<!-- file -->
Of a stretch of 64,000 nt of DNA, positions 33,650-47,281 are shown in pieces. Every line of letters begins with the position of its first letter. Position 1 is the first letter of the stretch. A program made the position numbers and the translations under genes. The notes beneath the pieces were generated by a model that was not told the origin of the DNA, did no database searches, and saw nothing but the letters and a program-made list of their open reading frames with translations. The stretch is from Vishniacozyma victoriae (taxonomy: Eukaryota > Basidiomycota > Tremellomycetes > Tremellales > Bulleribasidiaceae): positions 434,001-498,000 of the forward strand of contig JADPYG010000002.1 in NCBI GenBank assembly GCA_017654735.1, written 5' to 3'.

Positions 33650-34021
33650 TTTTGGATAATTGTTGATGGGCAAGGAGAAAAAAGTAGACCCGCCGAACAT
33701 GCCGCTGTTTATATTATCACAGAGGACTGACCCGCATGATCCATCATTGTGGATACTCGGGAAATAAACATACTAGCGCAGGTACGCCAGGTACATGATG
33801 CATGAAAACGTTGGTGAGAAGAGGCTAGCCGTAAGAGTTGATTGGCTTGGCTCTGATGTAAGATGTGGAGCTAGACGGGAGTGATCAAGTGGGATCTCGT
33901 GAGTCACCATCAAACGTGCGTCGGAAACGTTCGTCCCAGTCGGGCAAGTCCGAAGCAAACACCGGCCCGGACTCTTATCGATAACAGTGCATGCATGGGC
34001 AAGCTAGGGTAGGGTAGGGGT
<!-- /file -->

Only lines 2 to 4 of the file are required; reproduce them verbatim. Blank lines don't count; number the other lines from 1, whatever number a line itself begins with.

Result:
Positions 33650-34021
33650 TTTTGGATAATTGTTGATGGGCAAGGAGAAAAAAGTAGACCCGCCGAACAT
33701 GCCGCTGTTTATATTATCACAGAGGACTGACCCGCATGATCCATCATTGTGGATACTCGGGAAATAAACATACTAGCGCAGGTACGCCAGGTACATGATG